What the Khannas’ project illustrates so well is that the defining feature of today’s techno-aggrandizing is its utter ignorance of all the techno-aggrandizing that has come before it. The fantasy of technology as an autonomous force is a century-old delusion that no serious contemporary theorist of technology would defend. The Khannas have no interest in intellectual history, or in the state of contemporary thought about technology. They prefer to quote, almost at random, the likes of Oswald Spengler and Karl Jaspers instead. This strategy of invoking random Teutonic names and concepts might work on the unsophisticated crowds at Davos and TED, but to imagine that either Spengler or Jaspers have something interesting or original to tell us about cloning, e-books, or asteroid mining is foolish. “A new era requires a new vocabulary,” the Khannas proclaim—only to embrace the terminology that was already in place by the end of the nineteenth century. They may be well-funded, but they are not well-educated.
Their promiscuous use of the word Technik exposes the shaky foundation of their enterprise—as well as of many popular discussions about technology, which inevitably gravitate toward the bullshit zone. To return to Harry Frankfurt, the key distinction between the liar and the bullshitter is that the former conceals “that he is attempting to lead us away from a correct apprehension of reality,” whereas the latter conceals that he is not interested in reality at all. The bullshitter “does not care whether the things he says describe reality correctly. He just picks them out, or makes them up, to suit his purpose.” To suggest that Parag and Ayesha Khanna—and numerous pundits before them—might be pursuing purposes other than describing—or improving—reality is almost self-evident. (A look at the website of the Hybrid Reality Institute would suffice.) The more interesting question here is why bullshit about technology, unlike other types of bullshit, is so hard to see for what it is.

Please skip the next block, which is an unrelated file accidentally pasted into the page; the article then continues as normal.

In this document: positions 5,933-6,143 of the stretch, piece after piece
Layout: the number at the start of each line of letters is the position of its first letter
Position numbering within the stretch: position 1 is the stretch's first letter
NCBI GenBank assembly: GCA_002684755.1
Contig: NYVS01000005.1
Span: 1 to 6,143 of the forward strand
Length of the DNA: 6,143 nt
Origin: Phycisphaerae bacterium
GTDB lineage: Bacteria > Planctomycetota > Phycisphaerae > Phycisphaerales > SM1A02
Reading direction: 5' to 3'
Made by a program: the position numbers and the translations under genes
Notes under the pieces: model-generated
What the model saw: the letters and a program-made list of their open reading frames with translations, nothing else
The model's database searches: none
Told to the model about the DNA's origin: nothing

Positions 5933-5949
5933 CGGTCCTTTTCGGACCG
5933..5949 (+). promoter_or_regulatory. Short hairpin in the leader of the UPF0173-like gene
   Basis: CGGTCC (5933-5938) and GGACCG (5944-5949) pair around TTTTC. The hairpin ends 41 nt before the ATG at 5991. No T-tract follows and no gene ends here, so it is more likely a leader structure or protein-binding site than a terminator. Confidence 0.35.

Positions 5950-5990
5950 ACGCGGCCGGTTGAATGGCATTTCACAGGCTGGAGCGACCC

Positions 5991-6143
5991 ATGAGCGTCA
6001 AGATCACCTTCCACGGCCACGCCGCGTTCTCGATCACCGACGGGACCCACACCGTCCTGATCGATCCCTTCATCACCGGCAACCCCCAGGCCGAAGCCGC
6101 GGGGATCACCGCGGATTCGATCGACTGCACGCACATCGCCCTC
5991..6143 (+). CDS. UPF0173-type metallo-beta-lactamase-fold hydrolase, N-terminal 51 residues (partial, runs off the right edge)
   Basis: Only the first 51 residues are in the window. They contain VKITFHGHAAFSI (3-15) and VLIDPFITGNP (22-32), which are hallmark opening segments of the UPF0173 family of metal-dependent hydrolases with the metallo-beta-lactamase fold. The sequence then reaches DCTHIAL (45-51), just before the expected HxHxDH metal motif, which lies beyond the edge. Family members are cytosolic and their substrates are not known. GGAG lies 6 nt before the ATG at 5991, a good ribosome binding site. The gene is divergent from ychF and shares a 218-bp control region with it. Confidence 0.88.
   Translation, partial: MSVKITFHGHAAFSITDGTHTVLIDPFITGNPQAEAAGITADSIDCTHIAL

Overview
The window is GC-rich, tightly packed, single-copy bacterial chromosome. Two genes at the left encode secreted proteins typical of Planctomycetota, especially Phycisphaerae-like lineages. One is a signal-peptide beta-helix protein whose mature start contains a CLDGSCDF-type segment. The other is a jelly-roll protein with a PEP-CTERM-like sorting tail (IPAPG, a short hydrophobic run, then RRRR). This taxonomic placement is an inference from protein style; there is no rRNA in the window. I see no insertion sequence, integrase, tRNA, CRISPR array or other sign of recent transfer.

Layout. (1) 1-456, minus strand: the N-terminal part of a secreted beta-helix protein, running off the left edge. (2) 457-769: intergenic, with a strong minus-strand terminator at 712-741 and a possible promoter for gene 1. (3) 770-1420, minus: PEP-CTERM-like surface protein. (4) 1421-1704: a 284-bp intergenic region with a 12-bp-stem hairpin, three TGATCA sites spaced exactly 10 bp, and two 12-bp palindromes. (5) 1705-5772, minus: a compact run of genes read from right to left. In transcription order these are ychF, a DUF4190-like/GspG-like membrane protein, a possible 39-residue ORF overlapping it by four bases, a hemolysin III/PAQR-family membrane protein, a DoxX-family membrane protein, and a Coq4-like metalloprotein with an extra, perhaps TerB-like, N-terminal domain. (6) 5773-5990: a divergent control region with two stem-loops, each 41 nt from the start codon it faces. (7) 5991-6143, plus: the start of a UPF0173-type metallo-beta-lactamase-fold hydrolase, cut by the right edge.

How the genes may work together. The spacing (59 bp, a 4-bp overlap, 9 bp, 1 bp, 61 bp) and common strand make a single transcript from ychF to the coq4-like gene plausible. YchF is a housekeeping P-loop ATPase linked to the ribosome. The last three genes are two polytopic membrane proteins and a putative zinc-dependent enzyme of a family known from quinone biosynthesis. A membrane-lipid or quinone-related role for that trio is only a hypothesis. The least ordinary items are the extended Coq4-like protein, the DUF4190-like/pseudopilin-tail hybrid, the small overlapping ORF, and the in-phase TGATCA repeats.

It is here that the Khannas stand out. Technik, as they use this term, is something so expansive and nebulous that it can denote absolutely anything. Technik is the magic concept that allows the Khannas to make their most meaningless sentences look as if they actually carry some content. They use Technik as a synonym for innovation, design, engineering, science, mastery, capital, the economy, and a dozen other things. It is what fixes cities, reinvigorates social networking, and grants us immortality. Technik is every pundit’s wet dream: a foreign word that confers an air of cosmopolitanism upon its utterer. It can be applied to solve virtually any problem, and it is so abstract that its purveyor can hardly be held accountable for its inaccuracies and inanities.
Of course, any discussion of embarrassing ddulite hype will include an inevitable section on TED Talks,,,
I can surmise why the Khannas would have wanted to write this book, but it is not immediately obvious why TED Books would have wanted to publish it. I must disclose that I spoke at a TED Global Conference in Oxford in 2009, and I admit that my appearance there certainly helped to expose my argument to a much wider audience, for which I remain grateful. So I take no pleasure in declaring what has been obvious for some time: that TED is no longer a responsible curator of ideas “worth spreading.” Instead it has become something ludicrous, and a little sinister.
Today TED is an insatiable kingpin of international meme laundering—a place where ideas, regardless of their quality, go to seek celebrity, to live in the form of videos, tweets, and now e-books. In the world of TED—or, to use their argot, in the TED “ecosystem”—books become talks, talks become memes, memes become projects, projects become talks, talks become books—and so it goes ad infinitum in the sizzling Stakhanovite cycle of memetics, until any shade of depth or nuance disappears into the virtual void. Richard Dawkins, the father of memetics, should be very proud. Perhaps he can explain how “ideas worth spreading” become “ideas no footnotes can support.”
So much BS, so little time.